Web Figure 12.2.B Reduction and oxidation of ubiquinone (Q) and the Q Cycle. Complex III and Q together carry out proton pumping. In this picture we have also included Q reduction via succinate dehydrogenase (complex II) so that we can see a more complete process. The process contains two steps. The reactants of each step are depicted in blue, the products are denoted in red, and intermediates are black. The reactant Q molecules of step one, one reduced, and two oxidized, are the same as the products of step two, (i.e., we return to the same situation). In each step, one electron is transported from succinate dehydrogenase to cytochrome c, but two protons from the matrix are transported to the intermembrane space. The electron path in succinate dehydrogenase involves an FAD and several iron-sulfur centers (FeS) bound to the protein. In complex III, QH2 binds to the outer Q-binding site and one electron from goes via the Rieske FeS and cytochrome c1 (bound to the complex) to the mobile carrier cytochrome c. The other electron goes via b-type cytochromes (cytochrome bL and cytochrome bH) to a second, inner Q-binding site, where it is donated to a Q (step 1) or a semiquinone (step 2). Protons (H+) are taken up from the matrix in Step 2. The subscripts L and H stand for "low potential" and "high potential," respectively. The higher the potential, the more readily the molecule accepts electrons. (Modified from Nicholls and Ferguson 2002.)
If we look at the whole reaction from succinate to cytochrome c (see Web Figure 12.2.B), we see that for each succinate, four protons are transported from the matrix to the intermembrane space. However, at the same time, the two electrons are also transported out. So, this corresponds to the net pumping out of two positive charges. Since, energetically, the mitochondrial membrane potential (which determines the energetic cost of transporting a positive charge out) is much larger than the pH gradient (which determines the cost for export of a proton), proton pumping by complex III is less energy-demanding than that by, for example, complex I, which pumps four protons including their charges.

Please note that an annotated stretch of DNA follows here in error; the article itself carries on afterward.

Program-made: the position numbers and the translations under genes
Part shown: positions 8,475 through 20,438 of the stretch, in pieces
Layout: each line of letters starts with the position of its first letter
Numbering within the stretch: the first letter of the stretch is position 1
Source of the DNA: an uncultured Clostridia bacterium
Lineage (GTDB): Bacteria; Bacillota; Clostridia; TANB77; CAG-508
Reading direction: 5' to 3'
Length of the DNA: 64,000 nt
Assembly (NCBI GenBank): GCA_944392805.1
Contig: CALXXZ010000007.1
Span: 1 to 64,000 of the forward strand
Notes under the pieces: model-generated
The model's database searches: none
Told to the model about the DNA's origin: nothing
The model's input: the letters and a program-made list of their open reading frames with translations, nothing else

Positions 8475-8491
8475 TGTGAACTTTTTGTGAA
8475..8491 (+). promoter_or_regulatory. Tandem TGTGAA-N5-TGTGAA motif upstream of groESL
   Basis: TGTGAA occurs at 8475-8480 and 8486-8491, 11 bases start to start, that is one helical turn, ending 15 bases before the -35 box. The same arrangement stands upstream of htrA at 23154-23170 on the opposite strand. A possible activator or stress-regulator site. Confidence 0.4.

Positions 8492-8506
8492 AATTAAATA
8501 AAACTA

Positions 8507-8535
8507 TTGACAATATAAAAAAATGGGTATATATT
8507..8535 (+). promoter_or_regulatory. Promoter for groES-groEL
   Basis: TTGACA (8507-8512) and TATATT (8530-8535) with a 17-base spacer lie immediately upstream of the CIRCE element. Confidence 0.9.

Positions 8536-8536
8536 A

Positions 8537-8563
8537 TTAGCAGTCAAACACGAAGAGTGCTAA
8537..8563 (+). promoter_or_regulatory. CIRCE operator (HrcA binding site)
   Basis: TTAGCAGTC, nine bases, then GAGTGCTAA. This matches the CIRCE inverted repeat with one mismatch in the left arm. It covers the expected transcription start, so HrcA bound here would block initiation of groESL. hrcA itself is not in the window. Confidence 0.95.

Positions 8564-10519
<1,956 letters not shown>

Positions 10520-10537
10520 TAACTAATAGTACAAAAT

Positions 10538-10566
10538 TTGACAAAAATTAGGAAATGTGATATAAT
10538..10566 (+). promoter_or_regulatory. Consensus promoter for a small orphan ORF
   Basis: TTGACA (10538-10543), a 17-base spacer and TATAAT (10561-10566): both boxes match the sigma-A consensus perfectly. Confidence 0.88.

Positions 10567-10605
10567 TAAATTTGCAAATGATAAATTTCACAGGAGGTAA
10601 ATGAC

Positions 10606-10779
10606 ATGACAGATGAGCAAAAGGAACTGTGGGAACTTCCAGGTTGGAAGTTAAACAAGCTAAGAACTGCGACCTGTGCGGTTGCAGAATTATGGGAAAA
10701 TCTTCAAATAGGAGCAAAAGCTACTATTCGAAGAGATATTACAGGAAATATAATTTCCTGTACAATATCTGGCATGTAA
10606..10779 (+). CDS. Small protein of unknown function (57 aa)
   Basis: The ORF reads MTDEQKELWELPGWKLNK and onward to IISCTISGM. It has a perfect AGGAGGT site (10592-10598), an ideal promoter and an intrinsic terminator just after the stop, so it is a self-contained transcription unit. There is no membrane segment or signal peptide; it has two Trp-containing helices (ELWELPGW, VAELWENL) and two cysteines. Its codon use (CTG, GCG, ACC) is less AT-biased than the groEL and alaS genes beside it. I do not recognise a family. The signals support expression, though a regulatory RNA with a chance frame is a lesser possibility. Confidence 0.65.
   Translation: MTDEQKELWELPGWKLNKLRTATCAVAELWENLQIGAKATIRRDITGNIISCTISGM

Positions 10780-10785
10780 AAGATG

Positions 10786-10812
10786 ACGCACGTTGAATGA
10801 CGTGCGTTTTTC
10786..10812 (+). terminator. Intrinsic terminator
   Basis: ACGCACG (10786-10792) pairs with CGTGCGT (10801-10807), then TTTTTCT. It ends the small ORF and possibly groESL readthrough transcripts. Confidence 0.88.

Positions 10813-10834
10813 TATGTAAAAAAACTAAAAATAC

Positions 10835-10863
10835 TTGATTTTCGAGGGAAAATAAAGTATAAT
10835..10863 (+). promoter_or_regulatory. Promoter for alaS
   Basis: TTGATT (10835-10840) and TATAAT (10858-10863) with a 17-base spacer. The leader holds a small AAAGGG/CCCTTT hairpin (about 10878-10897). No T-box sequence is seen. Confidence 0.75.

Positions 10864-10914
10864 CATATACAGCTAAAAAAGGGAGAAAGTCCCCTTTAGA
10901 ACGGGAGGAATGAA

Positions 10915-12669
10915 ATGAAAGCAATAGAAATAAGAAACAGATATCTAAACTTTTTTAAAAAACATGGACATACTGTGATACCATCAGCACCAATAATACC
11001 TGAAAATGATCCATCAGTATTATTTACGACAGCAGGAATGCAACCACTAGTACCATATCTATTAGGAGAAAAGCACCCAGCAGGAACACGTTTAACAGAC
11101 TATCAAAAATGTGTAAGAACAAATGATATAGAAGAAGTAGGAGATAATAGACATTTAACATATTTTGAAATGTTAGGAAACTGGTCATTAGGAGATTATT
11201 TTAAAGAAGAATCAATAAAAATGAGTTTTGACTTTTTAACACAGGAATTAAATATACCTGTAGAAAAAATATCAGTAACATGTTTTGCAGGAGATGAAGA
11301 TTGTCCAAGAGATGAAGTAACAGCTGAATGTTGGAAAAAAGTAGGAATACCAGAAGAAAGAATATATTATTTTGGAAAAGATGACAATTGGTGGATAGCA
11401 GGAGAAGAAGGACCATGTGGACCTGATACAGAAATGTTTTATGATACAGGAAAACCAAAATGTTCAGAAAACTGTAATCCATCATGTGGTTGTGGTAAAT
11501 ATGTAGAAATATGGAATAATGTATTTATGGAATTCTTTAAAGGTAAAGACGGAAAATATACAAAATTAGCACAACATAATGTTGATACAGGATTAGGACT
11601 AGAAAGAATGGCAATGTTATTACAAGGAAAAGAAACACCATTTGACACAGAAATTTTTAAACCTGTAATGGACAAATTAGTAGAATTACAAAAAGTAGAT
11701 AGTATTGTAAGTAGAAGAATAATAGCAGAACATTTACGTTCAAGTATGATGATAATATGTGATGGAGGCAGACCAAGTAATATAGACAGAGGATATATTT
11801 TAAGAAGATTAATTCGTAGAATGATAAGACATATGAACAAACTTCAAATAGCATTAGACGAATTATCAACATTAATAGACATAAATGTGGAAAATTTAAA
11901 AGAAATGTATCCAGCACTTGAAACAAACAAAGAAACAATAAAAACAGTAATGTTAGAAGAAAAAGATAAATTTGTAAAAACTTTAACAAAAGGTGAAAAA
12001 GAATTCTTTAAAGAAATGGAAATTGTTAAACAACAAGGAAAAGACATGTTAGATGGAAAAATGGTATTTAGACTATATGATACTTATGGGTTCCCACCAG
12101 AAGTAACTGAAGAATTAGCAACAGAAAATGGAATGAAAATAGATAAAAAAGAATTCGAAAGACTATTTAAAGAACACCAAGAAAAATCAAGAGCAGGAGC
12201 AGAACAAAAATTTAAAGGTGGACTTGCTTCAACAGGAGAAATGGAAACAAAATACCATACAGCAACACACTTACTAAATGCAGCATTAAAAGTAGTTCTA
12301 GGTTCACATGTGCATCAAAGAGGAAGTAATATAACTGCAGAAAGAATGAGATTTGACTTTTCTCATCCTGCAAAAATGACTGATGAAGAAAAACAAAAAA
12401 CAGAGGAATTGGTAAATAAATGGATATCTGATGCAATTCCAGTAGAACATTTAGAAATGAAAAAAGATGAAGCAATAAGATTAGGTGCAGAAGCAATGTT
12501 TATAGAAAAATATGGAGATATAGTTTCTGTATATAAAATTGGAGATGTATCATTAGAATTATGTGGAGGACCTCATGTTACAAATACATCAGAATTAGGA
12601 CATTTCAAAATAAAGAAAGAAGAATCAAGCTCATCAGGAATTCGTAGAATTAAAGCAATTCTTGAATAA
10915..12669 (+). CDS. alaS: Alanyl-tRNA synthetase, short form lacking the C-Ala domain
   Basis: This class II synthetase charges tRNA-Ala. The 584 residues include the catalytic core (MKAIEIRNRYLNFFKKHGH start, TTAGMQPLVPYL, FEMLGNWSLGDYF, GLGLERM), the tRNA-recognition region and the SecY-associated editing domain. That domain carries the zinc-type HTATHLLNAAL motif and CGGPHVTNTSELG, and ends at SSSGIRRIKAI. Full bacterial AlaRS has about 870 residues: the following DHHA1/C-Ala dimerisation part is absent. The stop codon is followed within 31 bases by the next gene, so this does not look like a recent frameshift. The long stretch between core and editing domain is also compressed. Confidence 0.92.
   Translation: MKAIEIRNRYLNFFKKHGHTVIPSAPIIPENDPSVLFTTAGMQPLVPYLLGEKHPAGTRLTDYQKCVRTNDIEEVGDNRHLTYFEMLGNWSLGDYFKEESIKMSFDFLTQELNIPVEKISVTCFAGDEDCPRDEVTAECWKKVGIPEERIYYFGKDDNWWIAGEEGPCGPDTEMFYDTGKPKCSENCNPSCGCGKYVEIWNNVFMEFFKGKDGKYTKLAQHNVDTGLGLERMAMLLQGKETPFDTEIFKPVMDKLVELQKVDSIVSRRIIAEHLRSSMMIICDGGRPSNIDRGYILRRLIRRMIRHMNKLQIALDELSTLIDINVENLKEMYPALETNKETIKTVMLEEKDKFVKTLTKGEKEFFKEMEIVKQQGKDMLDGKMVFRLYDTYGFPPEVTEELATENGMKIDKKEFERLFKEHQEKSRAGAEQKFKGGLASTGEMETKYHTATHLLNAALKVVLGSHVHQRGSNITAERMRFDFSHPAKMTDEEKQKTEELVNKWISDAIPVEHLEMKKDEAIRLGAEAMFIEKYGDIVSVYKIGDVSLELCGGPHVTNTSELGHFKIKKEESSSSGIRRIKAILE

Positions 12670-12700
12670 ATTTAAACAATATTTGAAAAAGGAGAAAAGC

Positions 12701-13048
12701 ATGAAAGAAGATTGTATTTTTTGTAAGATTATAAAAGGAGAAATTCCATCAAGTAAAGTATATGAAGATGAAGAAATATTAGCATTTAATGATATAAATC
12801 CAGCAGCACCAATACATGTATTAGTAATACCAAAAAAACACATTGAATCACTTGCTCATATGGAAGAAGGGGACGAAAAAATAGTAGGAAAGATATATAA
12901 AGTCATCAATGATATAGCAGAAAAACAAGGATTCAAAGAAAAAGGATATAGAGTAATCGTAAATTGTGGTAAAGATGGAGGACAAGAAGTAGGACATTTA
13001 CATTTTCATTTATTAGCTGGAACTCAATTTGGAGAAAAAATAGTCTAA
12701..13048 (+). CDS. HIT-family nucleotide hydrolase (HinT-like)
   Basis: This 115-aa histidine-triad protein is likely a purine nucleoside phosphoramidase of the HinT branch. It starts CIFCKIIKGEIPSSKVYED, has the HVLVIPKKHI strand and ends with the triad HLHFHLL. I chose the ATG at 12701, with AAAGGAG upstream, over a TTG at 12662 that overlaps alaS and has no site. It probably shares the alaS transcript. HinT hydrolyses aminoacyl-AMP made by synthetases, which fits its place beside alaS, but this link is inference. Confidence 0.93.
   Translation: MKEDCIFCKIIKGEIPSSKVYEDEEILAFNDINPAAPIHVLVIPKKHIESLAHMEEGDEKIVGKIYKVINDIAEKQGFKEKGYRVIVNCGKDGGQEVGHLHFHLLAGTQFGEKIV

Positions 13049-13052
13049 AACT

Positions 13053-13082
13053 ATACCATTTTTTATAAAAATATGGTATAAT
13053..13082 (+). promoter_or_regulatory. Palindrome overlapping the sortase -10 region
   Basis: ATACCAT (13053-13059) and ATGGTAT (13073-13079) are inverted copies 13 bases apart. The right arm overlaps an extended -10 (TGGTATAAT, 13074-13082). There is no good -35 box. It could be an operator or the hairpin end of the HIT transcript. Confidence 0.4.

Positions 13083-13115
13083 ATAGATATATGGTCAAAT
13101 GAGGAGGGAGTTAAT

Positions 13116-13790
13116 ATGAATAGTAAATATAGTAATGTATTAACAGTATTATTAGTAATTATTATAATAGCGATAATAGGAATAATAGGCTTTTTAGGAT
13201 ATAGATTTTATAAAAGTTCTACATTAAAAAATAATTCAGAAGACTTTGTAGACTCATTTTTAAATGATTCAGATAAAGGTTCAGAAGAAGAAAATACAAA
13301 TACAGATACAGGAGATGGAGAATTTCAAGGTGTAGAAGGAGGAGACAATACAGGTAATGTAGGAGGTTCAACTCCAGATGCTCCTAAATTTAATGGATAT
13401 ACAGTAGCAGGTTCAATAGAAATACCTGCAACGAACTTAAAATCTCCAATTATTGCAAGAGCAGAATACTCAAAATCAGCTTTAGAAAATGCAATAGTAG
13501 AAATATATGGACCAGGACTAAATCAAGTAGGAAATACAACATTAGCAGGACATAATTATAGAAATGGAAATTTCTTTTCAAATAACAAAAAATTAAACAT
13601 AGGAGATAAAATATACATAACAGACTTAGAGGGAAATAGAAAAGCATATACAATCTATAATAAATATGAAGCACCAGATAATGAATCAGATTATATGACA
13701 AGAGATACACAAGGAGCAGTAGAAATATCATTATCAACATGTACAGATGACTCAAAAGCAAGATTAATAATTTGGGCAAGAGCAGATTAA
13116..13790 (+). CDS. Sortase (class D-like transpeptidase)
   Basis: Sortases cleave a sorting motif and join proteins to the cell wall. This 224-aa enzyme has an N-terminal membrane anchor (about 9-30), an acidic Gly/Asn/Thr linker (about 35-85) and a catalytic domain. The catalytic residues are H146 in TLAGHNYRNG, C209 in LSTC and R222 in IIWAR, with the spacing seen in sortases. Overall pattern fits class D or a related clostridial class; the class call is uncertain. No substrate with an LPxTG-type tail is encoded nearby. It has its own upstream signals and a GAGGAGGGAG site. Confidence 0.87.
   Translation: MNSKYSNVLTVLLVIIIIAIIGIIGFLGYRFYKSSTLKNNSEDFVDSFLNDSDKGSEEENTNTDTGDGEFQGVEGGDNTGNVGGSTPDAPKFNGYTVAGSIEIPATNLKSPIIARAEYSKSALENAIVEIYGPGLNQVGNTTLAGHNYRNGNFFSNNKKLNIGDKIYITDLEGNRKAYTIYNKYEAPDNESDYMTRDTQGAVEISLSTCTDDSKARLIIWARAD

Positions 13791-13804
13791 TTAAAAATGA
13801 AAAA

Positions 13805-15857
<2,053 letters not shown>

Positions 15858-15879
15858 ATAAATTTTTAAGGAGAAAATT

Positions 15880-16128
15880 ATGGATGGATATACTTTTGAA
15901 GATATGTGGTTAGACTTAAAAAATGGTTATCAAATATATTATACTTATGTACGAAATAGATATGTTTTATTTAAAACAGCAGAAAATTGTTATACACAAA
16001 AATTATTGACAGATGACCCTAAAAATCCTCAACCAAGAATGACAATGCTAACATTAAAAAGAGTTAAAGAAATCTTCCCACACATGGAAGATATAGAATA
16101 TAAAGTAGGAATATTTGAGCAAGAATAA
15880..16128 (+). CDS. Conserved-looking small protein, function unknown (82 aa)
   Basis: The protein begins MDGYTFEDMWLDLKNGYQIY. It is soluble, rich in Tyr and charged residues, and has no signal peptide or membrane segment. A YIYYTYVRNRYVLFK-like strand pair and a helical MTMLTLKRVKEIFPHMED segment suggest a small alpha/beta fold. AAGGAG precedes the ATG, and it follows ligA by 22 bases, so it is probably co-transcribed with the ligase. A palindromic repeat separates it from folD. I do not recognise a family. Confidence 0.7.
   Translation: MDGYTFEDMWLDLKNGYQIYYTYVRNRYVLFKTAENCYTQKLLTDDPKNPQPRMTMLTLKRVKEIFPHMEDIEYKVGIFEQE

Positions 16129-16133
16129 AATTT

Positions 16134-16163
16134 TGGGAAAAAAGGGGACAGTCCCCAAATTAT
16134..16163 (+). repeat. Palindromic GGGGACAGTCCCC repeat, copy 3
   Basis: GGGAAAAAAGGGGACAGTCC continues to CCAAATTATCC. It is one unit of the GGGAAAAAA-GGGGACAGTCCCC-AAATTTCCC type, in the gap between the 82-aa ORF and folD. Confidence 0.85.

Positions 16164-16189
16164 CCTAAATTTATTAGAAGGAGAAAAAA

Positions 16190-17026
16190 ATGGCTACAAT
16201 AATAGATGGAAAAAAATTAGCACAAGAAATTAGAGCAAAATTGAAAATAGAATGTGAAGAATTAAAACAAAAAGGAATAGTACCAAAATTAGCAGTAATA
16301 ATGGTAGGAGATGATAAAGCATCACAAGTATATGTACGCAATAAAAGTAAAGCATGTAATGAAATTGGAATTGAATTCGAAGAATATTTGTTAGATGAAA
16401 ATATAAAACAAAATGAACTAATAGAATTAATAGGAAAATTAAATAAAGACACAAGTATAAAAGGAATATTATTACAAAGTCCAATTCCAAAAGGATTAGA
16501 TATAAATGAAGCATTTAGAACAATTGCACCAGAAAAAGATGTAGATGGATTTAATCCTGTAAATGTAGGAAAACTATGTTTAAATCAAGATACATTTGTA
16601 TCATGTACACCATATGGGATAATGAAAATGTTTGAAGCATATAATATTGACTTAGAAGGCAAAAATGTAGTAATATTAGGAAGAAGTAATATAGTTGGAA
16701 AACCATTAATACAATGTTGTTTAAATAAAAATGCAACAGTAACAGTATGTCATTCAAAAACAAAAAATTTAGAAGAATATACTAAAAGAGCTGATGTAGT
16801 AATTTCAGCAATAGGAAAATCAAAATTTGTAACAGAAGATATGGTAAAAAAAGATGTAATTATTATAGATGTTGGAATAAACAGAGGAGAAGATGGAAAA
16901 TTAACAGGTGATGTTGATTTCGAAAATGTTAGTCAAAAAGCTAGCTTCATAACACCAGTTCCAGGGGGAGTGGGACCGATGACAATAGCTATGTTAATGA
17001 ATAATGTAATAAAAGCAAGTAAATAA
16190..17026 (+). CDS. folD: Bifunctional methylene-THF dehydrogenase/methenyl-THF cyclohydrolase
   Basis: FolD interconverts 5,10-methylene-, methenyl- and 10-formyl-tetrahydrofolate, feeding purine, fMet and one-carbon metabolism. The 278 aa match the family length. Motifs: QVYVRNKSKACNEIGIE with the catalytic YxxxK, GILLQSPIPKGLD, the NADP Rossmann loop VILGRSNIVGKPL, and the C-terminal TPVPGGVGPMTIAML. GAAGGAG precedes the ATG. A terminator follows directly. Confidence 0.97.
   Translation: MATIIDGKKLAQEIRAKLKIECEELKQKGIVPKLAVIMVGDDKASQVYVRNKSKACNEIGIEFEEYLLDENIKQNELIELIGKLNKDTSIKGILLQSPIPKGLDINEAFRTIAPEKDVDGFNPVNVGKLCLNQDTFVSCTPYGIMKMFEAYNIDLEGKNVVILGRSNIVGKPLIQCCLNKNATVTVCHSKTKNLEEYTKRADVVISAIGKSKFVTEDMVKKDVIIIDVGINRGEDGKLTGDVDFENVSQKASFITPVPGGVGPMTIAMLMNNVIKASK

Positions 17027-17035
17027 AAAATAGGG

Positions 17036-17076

Detailed three-dimensional structures have been determined for the proton-pumping complexes III and IV in animals (Iwata et al. 1998, Tsukihara et al. 1996, Hosler et al. 2006), and now also for complex I (Brandt 2006, Klodmann et al. 2010, Hinchliffe and Sazanov 2005, Efremov et al. 2010, Efremov and Sazanov 2011a, Efremov and Sazanov 2011b). The structural information has improved the understanding of the electron paths of complexes III and IV, but the proton pumping mechanism of the latter is still not fully clarified. The structure of complex III is shown in Web Figure 12.2.C, which displays the exact positions of the redox centers involved in the Q Cycle.
Web Figure 12.2.C Three-dimensional structure of complex III from chicken mitochondria. The protein complex is a dimer located in the inner mitochondrial membrane (denoted as a gray box), but with a major protein part protruding into the matrix. The catalytic centers are present in the parts spanning the inner membrane and facing the intermembrane space, and are denoted for the right part of the dimer. Note the symmetry, with each electron-carrying center occurring twice. The protein backbone is colored according to the different subunits. The image was made using Jmol, with data from PDB entry 3h1h (www.rcsb.org/pdb).